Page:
The relief[edit]

While Hegeso's relief may show a purely domestic scene, the virtues it honors may not have been solely for private consumption. Rather than simply celebrating the individual lives of certain women, the presence of stelae similar to that of Hegeso serve to define the female within a recognized social framework.[6] From 450 BCE on, Athenian citizens (men) had a much greater vested interest in displaying his mother's status, in part due to the law by Pericles stating that any Athenian citizen needed to have a mother who was the daughter of another citizen. This law gave more importance to the child-bearing role of women (since their children would later select the gravestones) as well as the importance of marriage and familial relationships, since marrying non-Athenian women was so discouraged. While Pericles' citizenship law did not exactly change anything in terms of women's roles or freedoms, it codified their place in the hierarchy of the entire polis, which could be the underlying motive for Athenians during this time to represent such private, family virtues on publicly viewed stelae[6]


Physical Appearance[edit]

Hegeso's chiton and himation are transparent, but do not cling to her with any sort of erotic suggestiveness.[3] She has short hair that is tied in a sakkos or snood. This elaborate hairstyle, drawing on a Pheidian model for Aphrodite,[7] shows her superiority to her maidservant, who has a simpler hairstyle. Both Hegeso's clothing and hair emphasize her youthful beauty and sexuality[6]


While the seated position of Hegeso was most likely intended to be a naturalistic depiction of a domestic setting, it actually refers to the widespread custom of ancestor worship, where a mortal who has died transforms into a lower-world god to his descendants.[8] Thus, Hegeso could be seen as a goddess and her maidservant as an approaching worshipper with an offering of the pyxis. In other, similar reliefs, the heir is a servant of the past and could be worshipped in a variety of ways, whether with a pathetic procession, a crouching dog, or by a votive bird.[8] The similarities of all of these images indicate a common theme of ancestor worship. However, the tradition has a Peloponnesian origin, which further suggests that the Athenian sculptor would not have intended any such analogy[8]


Hegeso's maidservant stands as a symbol of Hegeso's status and freedom, and the two are contrasted by how much more elaborate in style Hegeso's hair and clothing (with more folds) are. Long-sleeved chiton garments were not uncommon for servants in Greek sculpture or vase paintings. According to Barker,[9] though, Hegeso's maidservant appears to be wearing two chitons together, one of which has a longer sleeve of finer texture and passes through the arm-size of the outer garment.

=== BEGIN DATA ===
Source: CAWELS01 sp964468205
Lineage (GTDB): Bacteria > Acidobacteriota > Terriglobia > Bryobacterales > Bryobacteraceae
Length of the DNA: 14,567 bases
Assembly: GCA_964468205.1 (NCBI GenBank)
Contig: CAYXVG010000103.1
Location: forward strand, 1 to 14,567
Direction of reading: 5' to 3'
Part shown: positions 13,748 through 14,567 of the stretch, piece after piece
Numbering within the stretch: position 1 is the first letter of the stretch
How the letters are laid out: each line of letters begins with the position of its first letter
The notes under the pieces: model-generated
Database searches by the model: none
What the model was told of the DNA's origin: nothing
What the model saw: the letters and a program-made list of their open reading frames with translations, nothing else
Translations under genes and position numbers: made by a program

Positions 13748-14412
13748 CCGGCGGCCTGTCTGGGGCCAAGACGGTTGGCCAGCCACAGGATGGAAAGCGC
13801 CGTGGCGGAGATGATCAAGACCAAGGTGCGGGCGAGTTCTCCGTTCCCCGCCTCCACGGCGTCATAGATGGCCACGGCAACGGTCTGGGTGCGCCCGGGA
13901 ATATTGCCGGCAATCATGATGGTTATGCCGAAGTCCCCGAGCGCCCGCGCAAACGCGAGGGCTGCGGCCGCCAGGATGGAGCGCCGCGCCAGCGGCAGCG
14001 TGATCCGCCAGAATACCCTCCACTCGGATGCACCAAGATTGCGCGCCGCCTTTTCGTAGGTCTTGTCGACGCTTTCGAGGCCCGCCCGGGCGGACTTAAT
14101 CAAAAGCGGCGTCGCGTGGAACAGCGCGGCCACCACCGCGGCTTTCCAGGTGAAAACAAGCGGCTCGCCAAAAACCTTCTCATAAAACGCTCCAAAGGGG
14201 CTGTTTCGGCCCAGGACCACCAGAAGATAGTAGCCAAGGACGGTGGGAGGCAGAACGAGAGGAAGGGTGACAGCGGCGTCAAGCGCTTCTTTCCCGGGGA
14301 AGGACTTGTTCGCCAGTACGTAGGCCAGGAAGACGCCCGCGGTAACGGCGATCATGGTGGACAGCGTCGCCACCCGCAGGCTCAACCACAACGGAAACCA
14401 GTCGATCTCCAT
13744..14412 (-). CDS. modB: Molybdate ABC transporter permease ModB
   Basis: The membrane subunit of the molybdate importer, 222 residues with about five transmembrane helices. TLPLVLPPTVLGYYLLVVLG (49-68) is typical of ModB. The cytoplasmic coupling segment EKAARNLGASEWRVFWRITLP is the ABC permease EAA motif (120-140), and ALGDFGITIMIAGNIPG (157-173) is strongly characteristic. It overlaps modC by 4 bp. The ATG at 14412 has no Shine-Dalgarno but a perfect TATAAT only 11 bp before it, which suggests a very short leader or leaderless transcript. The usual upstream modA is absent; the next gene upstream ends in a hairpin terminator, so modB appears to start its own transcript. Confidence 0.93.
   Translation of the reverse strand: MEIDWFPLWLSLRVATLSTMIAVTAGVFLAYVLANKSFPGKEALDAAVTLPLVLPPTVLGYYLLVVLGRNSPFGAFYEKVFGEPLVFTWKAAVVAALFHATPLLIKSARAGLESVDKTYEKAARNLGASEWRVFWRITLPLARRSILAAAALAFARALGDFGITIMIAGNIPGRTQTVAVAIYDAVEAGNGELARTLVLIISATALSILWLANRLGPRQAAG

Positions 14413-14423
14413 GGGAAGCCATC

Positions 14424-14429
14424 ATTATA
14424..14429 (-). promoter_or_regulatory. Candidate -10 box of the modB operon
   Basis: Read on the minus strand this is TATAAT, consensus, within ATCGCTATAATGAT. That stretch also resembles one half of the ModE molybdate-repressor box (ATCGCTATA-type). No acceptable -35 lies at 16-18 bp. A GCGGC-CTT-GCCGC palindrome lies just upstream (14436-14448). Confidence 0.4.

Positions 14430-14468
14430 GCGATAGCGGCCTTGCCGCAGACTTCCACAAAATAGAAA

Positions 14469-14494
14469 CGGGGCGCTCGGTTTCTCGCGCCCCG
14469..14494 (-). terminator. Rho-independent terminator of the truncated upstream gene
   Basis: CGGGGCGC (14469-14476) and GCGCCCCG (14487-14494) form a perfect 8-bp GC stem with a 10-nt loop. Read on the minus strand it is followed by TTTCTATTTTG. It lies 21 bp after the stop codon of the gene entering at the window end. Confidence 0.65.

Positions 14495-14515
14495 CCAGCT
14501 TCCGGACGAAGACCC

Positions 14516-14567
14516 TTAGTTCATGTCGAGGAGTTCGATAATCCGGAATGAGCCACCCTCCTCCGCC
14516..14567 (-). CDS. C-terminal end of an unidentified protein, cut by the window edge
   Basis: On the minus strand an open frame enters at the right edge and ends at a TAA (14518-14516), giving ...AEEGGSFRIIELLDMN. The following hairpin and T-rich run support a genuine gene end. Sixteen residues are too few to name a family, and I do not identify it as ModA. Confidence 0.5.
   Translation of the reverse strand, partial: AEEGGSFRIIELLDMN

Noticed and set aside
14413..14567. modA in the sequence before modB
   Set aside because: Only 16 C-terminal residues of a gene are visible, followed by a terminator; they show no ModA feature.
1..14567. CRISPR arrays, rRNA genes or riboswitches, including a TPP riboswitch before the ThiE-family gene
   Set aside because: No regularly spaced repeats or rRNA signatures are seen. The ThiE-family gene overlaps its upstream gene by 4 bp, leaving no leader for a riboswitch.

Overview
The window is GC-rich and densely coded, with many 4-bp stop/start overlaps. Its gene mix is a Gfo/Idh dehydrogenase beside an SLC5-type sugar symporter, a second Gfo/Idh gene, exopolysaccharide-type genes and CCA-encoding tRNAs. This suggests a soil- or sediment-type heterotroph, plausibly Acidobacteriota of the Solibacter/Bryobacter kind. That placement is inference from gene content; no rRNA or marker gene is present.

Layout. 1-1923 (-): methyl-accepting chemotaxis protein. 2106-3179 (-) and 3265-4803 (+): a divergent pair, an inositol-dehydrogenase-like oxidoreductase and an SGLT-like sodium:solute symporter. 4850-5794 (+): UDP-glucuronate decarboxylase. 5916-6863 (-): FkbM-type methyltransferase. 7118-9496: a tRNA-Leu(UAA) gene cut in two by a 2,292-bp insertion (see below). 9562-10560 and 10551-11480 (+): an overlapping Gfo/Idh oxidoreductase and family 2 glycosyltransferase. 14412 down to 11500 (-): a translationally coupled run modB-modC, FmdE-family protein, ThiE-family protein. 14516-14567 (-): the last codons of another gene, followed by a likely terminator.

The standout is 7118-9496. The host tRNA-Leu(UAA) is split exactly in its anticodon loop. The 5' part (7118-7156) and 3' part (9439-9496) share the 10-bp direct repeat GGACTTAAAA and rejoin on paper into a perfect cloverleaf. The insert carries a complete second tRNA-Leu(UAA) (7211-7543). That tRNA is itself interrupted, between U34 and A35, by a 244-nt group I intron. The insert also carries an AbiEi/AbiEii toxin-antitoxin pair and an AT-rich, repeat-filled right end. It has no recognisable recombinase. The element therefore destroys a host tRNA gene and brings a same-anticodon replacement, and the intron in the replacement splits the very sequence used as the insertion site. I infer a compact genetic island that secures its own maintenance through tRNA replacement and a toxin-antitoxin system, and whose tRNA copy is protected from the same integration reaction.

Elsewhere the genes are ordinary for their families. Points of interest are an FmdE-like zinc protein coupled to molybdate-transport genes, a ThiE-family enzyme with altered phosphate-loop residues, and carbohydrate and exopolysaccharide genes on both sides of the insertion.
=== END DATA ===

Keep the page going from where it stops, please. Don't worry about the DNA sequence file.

Hegeso is seated on a chair that appears almost too slender to be firm, and places her sandalled feet on the delicate footstool in front of her.[10] Footstools, especially ones shown as artistically as this, could be seen as a sign of rank in Ancient Greece.[11] As Burton[6] notes, the presence of chairs do not necessarily indicate a domestic setting, but definitely an interior one. However, coupled with the footstool, which further accentuates Hegeso's wealth, the furniture in the scene points to a domestic scene and seems to honor private virtues in the oikos.


The container Hegeso holds is of a type typically associated with women and weddings (as a gift for the bride).


Probably the most striking object in the relief is the item of jewelry that Hegeso appears to be pulling from the pyxis, since both she and her maidservant seem almost transfixed by it. The fact that it is missing now only makes one focus more on the empty space and wonder what it actually looked like or may have represented. However, the artist was most likely not attempting to draw attention to the piece of jewelry, but rather the act of adornment itself. He would have wanted to express a purely domestic scene of Hegeso, a typical Athenian lady, dressing to go out or receive guests (not to leave the household permanently in death, as one may want to sentimentally interpret it).[10]

Obviously, the stele showing a woman adorning herself stands in contrast to those depicting scenes of women's industry. The adornment theme could be related to the dowry that a woman's father would need to provide her with in order to marry.[2] In this way, the stele would demonstrate Hegeso's ability to contribute economically to her future oikos due to the nature of her attachment to her own family and its estate. Marriage is, after all, an important way for men to form links with each other within and outside of the polis.[6] Therefore, an adornment scene would not only reflect a household's wealth and status, but would commemorate its ability to continue to help maintain the polis at large, in spite of individual death(s)[6]